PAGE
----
Trump Must Stop Putin's Cruise Missiles

A Russian Topol-M intercontinental ballistic missile on display at a 2009 Victory Day parade rehearsal outside Moscow. Michaela Dodge writes that prior to July 2014, the State Department’s annual compliance reports wrongly led Americans to believe there was no reason for concern over the Intermediate-Range Nuclear Forces Treaty, even though the Russian SSC-8 cruise missile has reportedly been tested as early as 2008. Dmitry Korotayev/Epsilon/Getty

This article first appeared on the Daily Signal.

Almost right out of the gate, the Trump administration is facing its first arms control challenge from Moscow.

Russia has reportedly deployed its new cruise missile in an apparent violation of the Reagan-era Intermediate-Range Nuclear Forces Treaty (INF Treaty), in effect since 1988.

The treaty prohibits the possession of ground-launched ballistic and cruise missiles with ranges of between 500 and 5,500 kilometers. Russia's ground-launched SSC-8 cruise missile has been under development and testing for several years.

Russia initially violated the treaty by testing the missile during Barack Obama's presidency. Despite becoming aware of this apparent violation, the Obama administration did not take any forceful action to bring Russia back into compliance with the treaty, merely sending President Vladimir Putin a letter of concern in July 2014.

The Obama administration was less than forthcoming in discussing the challenges that the INF Treaty violation poses for the United States and its allies. Prior to July 2014, the State Department's annual compliance reports wrongly led Americans to believe there was no reason for concern, even though the missile had reportedly been tested as early as 2008.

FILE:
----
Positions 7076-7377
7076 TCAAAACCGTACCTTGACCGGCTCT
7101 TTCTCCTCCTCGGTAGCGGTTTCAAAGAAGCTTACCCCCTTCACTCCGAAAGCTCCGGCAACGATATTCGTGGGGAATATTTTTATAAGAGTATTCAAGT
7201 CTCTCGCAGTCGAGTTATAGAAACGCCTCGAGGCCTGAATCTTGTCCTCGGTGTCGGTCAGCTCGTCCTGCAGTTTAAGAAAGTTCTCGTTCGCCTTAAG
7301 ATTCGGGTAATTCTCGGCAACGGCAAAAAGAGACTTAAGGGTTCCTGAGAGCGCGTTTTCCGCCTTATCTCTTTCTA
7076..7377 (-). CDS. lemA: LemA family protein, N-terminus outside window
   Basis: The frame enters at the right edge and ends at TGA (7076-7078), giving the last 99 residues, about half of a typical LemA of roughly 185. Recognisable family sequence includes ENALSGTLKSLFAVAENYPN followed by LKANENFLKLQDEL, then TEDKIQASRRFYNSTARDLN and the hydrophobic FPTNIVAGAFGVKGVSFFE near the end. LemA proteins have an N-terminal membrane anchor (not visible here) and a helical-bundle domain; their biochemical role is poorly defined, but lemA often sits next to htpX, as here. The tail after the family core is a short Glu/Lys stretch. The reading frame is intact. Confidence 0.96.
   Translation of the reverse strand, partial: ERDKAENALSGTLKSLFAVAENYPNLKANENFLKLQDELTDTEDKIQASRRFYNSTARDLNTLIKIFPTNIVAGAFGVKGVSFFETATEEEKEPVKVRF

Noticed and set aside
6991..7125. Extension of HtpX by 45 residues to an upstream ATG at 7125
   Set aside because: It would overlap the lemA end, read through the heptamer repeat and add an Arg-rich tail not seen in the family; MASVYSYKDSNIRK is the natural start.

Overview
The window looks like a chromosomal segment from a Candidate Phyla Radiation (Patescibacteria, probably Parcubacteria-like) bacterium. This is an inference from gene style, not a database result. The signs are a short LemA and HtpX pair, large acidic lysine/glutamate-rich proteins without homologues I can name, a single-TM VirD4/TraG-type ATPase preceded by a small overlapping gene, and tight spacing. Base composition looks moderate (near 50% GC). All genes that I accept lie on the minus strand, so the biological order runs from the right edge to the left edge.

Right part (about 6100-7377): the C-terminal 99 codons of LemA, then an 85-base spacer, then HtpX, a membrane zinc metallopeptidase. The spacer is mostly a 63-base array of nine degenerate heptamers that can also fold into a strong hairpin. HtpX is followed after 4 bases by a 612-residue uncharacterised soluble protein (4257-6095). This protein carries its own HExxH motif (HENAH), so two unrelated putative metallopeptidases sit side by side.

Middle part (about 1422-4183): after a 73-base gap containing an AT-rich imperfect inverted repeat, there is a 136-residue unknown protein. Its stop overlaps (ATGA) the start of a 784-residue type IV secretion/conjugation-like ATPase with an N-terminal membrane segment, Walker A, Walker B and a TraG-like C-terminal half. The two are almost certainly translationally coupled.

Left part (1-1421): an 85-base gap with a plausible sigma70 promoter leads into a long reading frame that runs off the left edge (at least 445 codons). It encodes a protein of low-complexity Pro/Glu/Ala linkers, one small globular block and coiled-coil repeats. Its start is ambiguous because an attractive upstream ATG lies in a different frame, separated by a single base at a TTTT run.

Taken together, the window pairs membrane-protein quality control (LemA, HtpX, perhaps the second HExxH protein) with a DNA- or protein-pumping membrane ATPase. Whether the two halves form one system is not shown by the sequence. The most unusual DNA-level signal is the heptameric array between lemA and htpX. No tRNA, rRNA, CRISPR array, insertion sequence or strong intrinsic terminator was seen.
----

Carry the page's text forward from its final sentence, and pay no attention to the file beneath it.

The Trump administration must do better.

The missile-range limit of 500 kilometers is significant for U.S. allies in Europe situated close to Russian borders and to Kaliningrad, a Russian enclave that borders Poland and Lithuania. The presence of Russian intermediate-range missiles would considerably complicate any U.S. efforts to defend its allies in the Baltics and Central and Eastern Europe, should Russia decide to violate their territorial integrity.

Such a scenario is not as far-fetched as it might seem. Russia has a recent history of violating other nations' sovereignty and territorial integrity. It also periodically issues nuclear threats against the North Atlantic Treaty Organization (NATO) allies and conducts military exercises that simulate nuclear strikes against Poland.

Gen. Philip Breedlove, Commander of Supreme Allied Command for Europe and of U.S. European Command, said NATO allies are "concerned" over the INF Treaty issue and argued that violations "can't go unanswered."

For its part, Russia accuses the United States of INF Treaty violations. But Russian accusations are baseless. U.S. missile defense systems do not violate the treaty because the treaty itself contains an exception for them.

Neither do U.S. drones violate the treaty, as they are simply not mentioned in the treaty at all.

The Trump administration has a range of options in responding to the Russian treaty violations. The purely diplomatic measures first begun during the Obama administration may not be sufficient enough to address the violation.

Historically, arms control tends to limit how the United States learns about military systems and their interactions in a broader context. This is why terminating the treaty is a viable option.

Currently, Moscow is doing whatever it deems is within its strategic interest, regardless of the treaty, while the United States continues to abide by it. The administration should not ponder any future arms control initiatives and nuclear weapons reduction agreements at least until this issue is resolved.

Michaela Dodge specializes in missile defense, nuclear weapons modernization and arms control as policy analyst for defense and strategic policy in The Heritage Foundation's Allison Center for Foreign Policy Studies.